The study by a team at NUI Galway’s school of natural sciences found 73% of the fish they analysed had microplastic fragments in their stomachs.
The fact that the samples were from fish specimens collected from depths of 300 to 600 metres below the surface in the north-west Atlantic shows the effects are not restricted to organisms living nearer the surface.
Microplastics are the result of breakdown of larger plastic items in the ocean, or from wastewater, containing plastic clothing fibres or micro-beads from shampoos and other personal care products.
While most of these micro-plastics float near the surface of the ocean, the new research shows their occurrence was much higher than previously reported at deeper levels.
The lead author is Alina Wieczorek, a PhD student at NUI Galway’s zoology department, who conducted the research with colleagues from the university’s Ryan Institute, earth and ocean sciences, and its Marine Renewable Energy Ireland research centre.
Ms Wieczorek said that deepwater fish are likely exposed to the microplastics when they migrate to the surface at night to feed on microscopic plankton. A concern is that these fishes’ movements may aid the transport of microplastics from surface waters and adversely affect how species help transport carbon and nutrients to the deep sea.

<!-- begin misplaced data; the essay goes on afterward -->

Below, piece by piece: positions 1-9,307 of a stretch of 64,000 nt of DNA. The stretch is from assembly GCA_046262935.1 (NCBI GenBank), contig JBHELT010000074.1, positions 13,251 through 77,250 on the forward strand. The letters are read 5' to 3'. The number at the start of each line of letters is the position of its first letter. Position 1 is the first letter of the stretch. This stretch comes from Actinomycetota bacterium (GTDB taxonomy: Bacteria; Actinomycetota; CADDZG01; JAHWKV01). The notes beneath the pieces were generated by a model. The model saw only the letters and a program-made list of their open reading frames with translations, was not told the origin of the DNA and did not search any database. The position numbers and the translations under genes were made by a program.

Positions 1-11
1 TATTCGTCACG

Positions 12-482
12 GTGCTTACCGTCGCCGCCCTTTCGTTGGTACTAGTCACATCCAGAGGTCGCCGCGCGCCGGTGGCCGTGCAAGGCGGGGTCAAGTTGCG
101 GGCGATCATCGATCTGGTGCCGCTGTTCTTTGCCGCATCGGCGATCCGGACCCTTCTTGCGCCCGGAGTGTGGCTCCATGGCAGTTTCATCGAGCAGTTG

The dead fish which they took from midwater trawls by the Marine Institute’s Celtic Explorer research vessel were from a circular current in the north-west Atlantic that is thought to accumulate micro-plastics, meaning they may have originated from a particularly polluted patch of the Atlantic Ocean.
“This would explain why we recorded one of the highest abundances of microplastics in fishes so far, and we plan to further investigate the impacts of microplastics on organisms in the open ocean,” Ms Wieczorek said.
Bills proposing a ban on micro-plastics have been introduced in recent years by the Labour and Green parties, but the Government has cited technical issues around definitions and the requirement to seek derogations from EU market rules for not legislating to date.
The heads of a bill to prohibit the use of plastic microbeads in cosmetics and detergents are being prepared by the Department of Housing, Planning and Local Government, after it got more than 3,000 submissions during a public consultation last year.
The full NUI Galway research will be published today in the Frontiers in Marine Science journal, but an online abstract article has already been viewed more than 45,000 times.
The study’s co-author, Tom Doyle of the Ryan Institute, said it shows that even seemingly remote fish thousands of kilometres from land and 600m down in the ocean are not isolated from human pollution.
“It’s worrying to think that our daily activities, such as washing our synthetic clothes in our washing machines, results in billions of microplastics entering our oceans through our waste water stream that many eventually end up in these deep sea fishes,” he said.